We’re on the road to the return of the X-Men, or at least, the previous generation of Professor X’s mutants in X-Men: First Class. With the first First Class cast photo releasing last month and the full trailer just last week, the ball is rolling on Fox’s attempt at kickstarting a potential new X-Men movie franchise with an entirely new cast.

Michael Fassbender, one of the two main leads in the X-Men prequel, plays the young Erik Lehnsherr before he becomes the villainous Magneto we all know him as. Like cast mates James McAvoy and January Jones, Fassbender has been working the press for other projects and in most interviews, has been subject to lots of questions regarding his biggest role to date as the master of magnetism.

MTV and Metro both had opportunities to speak with the highly sought after Hollywood star and prodded him about his take on Magneto and where he draws his inspiration from. In X-Men: First Class, he clarifies that he doesn’t aim to replicate Sir Ian McKellan’s performance of Magneto from the main X-Men trilogy and instead uses “the comics as the source material.” An answer fans are looking for and an answer most actors joining big comic book adaptations are learning to give.

Fassbender describes his character’s relationship with Charles Xavier not just as a friend and certainly not in the role of the leader or teacher, but as a student of sorts.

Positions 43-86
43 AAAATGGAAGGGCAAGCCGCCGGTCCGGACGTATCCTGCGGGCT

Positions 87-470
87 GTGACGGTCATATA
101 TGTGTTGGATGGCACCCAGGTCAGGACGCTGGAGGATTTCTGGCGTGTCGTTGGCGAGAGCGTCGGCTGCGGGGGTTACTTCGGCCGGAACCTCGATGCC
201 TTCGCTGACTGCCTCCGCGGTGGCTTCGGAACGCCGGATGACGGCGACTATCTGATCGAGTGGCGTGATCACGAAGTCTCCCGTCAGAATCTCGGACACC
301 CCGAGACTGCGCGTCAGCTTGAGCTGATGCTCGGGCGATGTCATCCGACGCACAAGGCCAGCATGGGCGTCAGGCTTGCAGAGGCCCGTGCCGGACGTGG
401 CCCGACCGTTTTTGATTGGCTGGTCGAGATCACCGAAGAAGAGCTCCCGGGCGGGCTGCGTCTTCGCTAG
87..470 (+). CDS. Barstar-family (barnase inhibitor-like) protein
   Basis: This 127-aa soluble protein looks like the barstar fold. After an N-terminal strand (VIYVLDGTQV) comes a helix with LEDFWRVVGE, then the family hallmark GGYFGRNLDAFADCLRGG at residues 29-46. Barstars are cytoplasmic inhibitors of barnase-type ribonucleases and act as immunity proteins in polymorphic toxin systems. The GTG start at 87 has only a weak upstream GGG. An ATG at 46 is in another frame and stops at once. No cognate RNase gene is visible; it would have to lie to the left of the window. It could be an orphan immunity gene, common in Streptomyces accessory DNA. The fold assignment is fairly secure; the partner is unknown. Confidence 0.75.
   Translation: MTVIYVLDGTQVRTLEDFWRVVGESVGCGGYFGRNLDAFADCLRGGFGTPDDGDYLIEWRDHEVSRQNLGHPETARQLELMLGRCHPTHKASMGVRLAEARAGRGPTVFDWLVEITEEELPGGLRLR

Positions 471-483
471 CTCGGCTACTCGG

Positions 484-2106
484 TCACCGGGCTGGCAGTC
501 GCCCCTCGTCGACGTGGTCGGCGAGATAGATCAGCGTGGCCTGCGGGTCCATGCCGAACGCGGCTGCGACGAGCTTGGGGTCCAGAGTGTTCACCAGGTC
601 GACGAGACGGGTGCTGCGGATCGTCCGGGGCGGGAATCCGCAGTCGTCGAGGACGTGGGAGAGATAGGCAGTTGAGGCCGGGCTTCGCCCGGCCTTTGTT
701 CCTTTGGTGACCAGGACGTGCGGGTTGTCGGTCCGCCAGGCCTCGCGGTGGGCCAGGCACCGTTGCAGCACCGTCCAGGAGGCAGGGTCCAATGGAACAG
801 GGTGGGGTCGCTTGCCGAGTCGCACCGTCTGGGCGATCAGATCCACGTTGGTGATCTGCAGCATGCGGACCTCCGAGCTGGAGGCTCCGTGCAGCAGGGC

“I’m not a teacher, I’m a pupil. Charlie boy is the teacher. … He sees the potential in this new race… and gathers us all together to fulfill our ultimate powers.”

Will producer Bryan Singer’s story for X-Men: First Class delve in to Erik’s history, like we saw in the intro seen in the first X-Men film when his family is hauled away in a Nazi internment camp?

“You will see a little bit of that, yeah, at the beginning but I thought what was interesting was what happened to him after the war – he gets that young gypsy girl out of the concentration camp that he falls in love with. They take off together and have a baby and the mob ends up going crazy and burning down the house and the child dies in the blaze. Magneto goes ape sh*t and kills everybody. She’s freaked out and leaves him. So by the time we get to him in the movie, he’s a bit of a loner, really.”

Fassbender continues to explain the differences between the philosophies behind Erik Lehnsherr and Charles Xavier, using real life icons:

“It’s kind of like Martin Luther King Jr. and Malcolm X — Charles [Professor X] being Martin Luther and Erik [Magneto] being Malcolm X — these two ideals, two intelligent guys but with different methods of achieving what they want. Erik doesn’t trust humans and thinks they need to be wiped away and I can kind of see his point. It’s like Homo Sapiens, Neanderthals … it’s like it’s the next stage of evolution. And humans have made a bit of balls of it. We have, haven’t we?”

This is how we know the characters to be, or at least, how they end up as their relationship crumbles and their own ideal separate their paths as mutant leaders. If X-Men: First Class is debuting with the goal of becoming a new trilogy, we can hope Magneto and Professor X don’t part ways entirely in this first film.

For the fans, Fassbender also dropped some costume related tidbits, explaining that there are two Magneto helmets in the film and that the X-uniform we see in the X-Men: First Class trailer and in the photo above is only in the film for a short period of time when the characters come together as a team.

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X-Men: First Class opens in theaters June 3, 2011.

Sources: MTV, Metro